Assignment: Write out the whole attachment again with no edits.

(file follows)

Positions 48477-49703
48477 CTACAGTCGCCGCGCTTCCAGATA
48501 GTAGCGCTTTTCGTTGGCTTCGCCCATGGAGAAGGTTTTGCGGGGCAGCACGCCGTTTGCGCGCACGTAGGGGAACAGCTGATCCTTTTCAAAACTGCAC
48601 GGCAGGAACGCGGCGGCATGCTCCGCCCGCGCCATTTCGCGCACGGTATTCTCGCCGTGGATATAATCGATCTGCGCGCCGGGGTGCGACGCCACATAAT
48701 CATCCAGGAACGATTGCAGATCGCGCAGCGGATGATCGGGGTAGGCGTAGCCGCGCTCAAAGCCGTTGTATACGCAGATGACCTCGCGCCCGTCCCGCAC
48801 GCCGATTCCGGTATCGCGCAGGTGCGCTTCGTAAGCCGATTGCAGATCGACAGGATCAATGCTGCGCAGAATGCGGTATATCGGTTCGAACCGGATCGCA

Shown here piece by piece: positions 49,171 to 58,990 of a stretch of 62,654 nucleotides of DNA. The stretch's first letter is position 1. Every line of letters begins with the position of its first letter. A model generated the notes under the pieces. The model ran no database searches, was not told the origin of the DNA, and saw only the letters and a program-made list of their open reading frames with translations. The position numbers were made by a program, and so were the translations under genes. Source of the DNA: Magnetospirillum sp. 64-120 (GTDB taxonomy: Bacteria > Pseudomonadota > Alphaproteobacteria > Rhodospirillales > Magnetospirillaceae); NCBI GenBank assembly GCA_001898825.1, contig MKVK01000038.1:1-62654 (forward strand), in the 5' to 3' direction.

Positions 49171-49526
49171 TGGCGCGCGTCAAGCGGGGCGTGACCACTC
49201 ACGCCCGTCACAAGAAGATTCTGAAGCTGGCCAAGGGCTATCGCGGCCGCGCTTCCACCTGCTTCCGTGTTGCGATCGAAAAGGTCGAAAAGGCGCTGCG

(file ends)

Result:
Positions 48477-49703
48477 CTACAGTCGCCGCGCTTCCAGATA
48501 GTAGCGCTTTTCGTTGGCTTCGCCCATGGAGAAGGTTTTGCGGGGCAGCACGCCGTTTGCGCGCACGTAGGGGAACAGCTGATCCTTTTCAAAACTGCAC
48601 GGCAGGAACGCGGCGGCATGCTCCGCCCGCGCCATTTCGCGCACGGTATTCTCGCCGTGGATATAATCGATCTGCGCGCCGGGGTGCGACGCCACATAAT
48701 CATCCAGGAACGATTGCAGATCGCGCAGCGGATGATCGGGGTAGGCGTAGCCGCGCTCAAAGCCGTTGTATACGCAGATGACCTCGCGCCCGTCCCGCAC
48801 GCCGATTCCGGTATCGCGCAGGTGCGCTTCGTAAGCCGATTGCAGATCGACAGGATCAATGCTGCGCAGAATGCGGTATATCGGTTCGAACCGGATCGCA

Shown here piece by piece: positions 49,171 to 58,990 of a stretch of 62,654 nucleotides of DNA. The stretch's first letter is position 1. Every line of letters begins with the position of its first letter. A model generated the notes under the pieces. The model ran no database searches, was not told the origin of the DNA, and saw only the letters and a program-made list of their open reading frames with translations. The position numbers were made by a program, and so were the translations under genes. Source of the DNA: Magnetospirillum sp. 64-120 (GTDB taxonomy: Bacteria > Pseudomonadota > Alphaproteobacteria > Rhodospirillales > Magnetospirillaceae); NCBI GenBank assembly GCA_001898825.1, contig MKVK01000038.1:1-62654 (forward strand), in the 5' to 3' direction.

Positions 49171-49526
49171 TGGCGCGCGTCAAGCGGGGCGTGACCACTC
49201 ACGCCCGTCACAAGAAGATTCTGAAGCTGGCCAAGGGCTATCGCGGCCGCGCTTCCACCTGCTTCCGTGTTGCGATCGAAAAGGTCGAAAAGGCGCTGCG